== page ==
How one marketer is navigating redundancy

Travel marketer Will Weeks shares the lessons he’s learnt from being made redundant and the job hunt routine that keeps him sane.

When Will Weeks was made redundant following the collapse of youth travel firm STA Travel in August he says he was in “shock and disbelief”.

The implications of Covid-19 on the business had been building for some time but Weeks, who had been working 14 to 18 hour days six days a week, was sure STA would make it through. But despite the company’s best efforts it went into administration and for the first time in his career Weeks was left without a job.

After saying ‘it is what it is’ “about a thousand times”, Weeks began searching for a new role but says the job market he and his former colleagues have entered is unlike anything they have experienced before.

“We are going through something that is completely uncommon, and the market is nothing like when you may have been looking for roles before. We’re also dealing with a lot of personal stress,” he says.

He has worked hard to develop a “more zen approach” although he admits it has taken time to settle into a routine. He structures his days as he would if he were in a full-time job, with a portion of the time “dedicated to the hunt”.

He explains: “I am making plans, meeting with people, doing self education, listening to podcasts, DIY, cooking, running, all that sort of stuff. I have been operating as though I am at work and the tasks that I do, whether that’s consulting with a business or going to meet a friend, I treat them all as I would treat a work schedule. Getting a sense of routine has been really beneficial for me in terms of keeping my sanity.”

People will be taking it personally but it is important to remember it’s not necessarily about who you are and what you bring to the table.

Will Weeks

However, he says the sheer level of interest for each role can be a struggle. “The silence when it comes to the job market [is hard]. It’s difficult when roles come up that are suitable for my level and there are 800 people applying for it.”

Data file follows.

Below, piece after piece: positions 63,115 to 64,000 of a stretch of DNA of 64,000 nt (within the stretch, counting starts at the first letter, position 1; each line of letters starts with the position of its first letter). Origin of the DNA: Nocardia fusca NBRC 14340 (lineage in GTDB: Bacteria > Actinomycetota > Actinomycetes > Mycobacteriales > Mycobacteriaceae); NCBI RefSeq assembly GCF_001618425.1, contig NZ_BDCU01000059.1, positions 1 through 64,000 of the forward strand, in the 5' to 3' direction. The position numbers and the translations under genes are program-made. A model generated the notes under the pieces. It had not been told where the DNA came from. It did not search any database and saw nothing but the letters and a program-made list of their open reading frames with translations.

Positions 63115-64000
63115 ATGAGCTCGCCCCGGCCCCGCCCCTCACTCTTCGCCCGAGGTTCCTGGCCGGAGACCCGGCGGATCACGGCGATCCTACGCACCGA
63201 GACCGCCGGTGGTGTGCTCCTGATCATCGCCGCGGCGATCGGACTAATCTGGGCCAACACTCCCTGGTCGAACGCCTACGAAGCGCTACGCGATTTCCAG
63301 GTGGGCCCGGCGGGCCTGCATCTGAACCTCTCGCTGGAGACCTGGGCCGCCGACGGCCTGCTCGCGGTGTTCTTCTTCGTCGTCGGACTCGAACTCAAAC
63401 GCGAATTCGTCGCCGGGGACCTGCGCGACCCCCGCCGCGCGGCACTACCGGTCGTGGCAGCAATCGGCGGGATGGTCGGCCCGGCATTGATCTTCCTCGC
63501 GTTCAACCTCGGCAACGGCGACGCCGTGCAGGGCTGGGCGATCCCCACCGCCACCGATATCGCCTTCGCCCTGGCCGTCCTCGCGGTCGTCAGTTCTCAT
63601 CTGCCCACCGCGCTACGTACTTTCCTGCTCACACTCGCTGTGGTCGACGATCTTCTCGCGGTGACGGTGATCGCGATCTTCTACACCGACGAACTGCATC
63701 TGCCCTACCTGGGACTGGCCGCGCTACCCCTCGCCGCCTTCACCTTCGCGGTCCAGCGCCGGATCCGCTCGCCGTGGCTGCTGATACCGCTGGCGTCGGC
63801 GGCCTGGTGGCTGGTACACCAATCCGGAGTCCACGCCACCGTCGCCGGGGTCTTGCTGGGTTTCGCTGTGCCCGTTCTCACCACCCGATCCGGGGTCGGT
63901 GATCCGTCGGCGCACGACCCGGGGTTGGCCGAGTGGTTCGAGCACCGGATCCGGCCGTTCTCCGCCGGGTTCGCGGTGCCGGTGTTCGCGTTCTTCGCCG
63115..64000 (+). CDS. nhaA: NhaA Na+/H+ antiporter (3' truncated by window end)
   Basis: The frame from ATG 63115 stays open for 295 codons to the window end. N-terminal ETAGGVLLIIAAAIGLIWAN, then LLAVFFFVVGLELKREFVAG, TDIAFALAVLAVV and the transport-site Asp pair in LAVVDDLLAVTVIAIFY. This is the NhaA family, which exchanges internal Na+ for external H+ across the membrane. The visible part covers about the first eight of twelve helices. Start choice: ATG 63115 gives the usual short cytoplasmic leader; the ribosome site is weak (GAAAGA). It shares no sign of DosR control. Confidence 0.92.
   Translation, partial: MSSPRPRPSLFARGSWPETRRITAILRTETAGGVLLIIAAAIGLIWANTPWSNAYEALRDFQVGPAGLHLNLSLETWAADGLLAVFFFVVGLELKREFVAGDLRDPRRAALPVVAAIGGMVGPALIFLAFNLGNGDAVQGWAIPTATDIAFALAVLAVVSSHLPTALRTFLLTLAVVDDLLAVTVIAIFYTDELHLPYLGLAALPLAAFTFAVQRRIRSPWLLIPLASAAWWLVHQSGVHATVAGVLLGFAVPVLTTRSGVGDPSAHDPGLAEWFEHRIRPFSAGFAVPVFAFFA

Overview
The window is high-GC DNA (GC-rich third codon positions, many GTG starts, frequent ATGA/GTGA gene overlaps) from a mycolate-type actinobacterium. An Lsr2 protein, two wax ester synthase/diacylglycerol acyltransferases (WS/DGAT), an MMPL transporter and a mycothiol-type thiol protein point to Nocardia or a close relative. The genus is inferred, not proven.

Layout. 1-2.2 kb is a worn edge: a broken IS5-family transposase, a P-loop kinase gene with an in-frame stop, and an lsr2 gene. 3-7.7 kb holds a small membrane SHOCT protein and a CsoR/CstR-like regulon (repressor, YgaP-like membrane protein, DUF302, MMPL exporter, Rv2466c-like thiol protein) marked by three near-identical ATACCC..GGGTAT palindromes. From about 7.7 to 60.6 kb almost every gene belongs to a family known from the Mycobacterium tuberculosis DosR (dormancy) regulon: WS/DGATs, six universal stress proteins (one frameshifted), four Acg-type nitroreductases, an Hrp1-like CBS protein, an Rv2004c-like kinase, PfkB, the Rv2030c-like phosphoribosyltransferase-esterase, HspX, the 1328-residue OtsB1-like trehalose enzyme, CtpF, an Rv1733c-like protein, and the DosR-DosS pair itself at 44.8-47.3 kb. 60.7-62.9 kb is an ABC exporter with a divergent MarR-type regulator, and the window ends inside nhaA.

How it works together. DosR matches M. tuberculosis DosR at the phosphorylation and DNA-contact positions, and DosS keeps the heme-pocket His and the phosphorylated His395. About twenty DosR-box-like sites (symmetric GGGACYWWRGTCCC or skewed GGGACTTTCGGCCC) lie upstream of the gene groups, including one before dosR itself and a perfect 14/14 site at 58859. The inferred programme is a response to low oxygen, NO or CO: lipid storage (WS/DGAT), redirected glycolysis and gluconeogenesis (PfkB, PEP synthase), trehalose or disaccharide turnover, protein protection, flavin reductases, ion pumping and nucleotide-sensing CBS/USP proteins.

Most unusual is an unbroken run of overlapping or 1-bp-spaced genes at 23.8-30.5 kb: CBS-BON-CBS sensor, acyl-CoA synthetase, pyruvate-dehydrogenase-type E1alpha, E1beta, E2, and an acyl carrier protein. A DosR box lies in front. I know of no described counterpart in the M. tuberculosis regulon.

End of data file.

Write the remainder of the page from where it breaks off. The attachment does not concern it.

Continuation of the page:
He advises anyone in the same situation to make themselves as available as possible and develop their own networks.

“Make sure you’re putting yourself out there and let people know what you are looking for and what you want. When I did that opportunities came about.”

It’s important to remember to keep perspective, though. He says: “Don’t beat yourself up on this. It is a once in a lifetime occurrence and it is not personal. People will be taking it personally but it is important to remember it’s not necessarily about who you are and what you bring to the table.”

Be more honest

Despite the market being more difficult, Weeks notes one upside is the fact people are being more honest about their situation.

He explains: “It’s incredible the connections you’ve made over the years coming out the woodwork and offering support and just checking in. That’s not something that would normally be happening as people wouldn’t normally be so open about their circumstances. I think that is a real positive.”

Weeks is also optimistic about how the business world will evolve post-Covid.

He says: “When life’s disrupted it opens new ways of thinking and there will be new norms. There is going to be a lot of growth and innovation eventually. The world is changing. The audience and what matters to them is evolving and the competitive landscape is changing. There will be gaps and opportunities that weren’t there before.”


Redundancy Chronicles: Cast your net wide

Secret Marketer

As the furlough scheme comes to an end, the realities of the impact of Covid-19 on the economy and jobs is becoming ever clearer. In our new series, our secret marketer takes us behind the scenes to offer some catharsis and lessons on what to do if you find yourself made redundant.